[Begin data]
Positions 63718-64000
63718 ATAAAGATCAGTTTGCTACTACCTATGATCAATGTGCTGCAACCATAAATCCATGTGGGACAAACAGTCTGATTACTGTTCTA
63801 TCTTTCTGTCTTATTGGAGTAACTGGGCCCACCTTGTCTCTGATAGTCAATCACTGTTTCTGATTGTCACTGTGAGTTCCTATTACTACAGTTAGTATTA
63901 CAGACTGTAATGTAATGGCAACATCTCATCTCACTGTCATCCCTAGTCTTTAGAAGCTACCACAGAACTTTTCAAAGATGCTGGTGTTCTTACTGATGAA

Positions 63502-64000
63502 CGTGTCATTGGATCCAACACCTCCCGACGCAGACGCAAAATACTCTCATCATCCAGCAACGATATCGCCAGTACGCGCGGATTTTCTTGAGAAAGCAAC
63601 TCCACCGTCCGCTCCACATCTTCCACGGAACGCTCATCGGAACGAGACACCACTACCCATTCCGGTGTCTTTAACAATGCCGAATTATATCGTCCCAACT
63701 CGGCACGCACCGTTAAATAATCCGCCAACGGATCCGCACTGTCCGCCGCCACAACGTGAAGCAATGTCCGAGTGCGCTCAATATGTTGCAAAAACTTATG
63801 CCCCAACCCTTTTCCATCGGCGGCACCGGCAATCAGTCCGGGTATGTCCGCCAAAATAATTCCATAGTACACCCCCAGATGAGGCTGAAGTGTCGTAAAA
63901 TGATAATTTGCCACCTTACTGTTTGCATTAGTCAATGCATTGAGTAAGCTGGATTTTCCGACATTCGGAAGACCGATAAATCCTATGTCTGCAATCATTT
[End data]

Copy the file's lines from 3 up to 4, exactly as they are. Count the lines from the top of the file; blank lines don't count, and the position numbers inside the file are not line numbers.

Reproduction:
63801 TCTTTCTGTCTTATTGGAGTAACTGGGCCCACCTTGTCTCTGATAGTCAATCACTGTTTCTGATTGTCACTGTGAGTTCCTATTACTACAGTTAGTATTA
63901 CAGACTGTAATGTAATGGCAACATCTCATCTCACTGTCATCCCTAGTCTTTAGAAGCTACCACAGAACTTTTCAAAGATGCTGGTGTTCTTACTGATGAA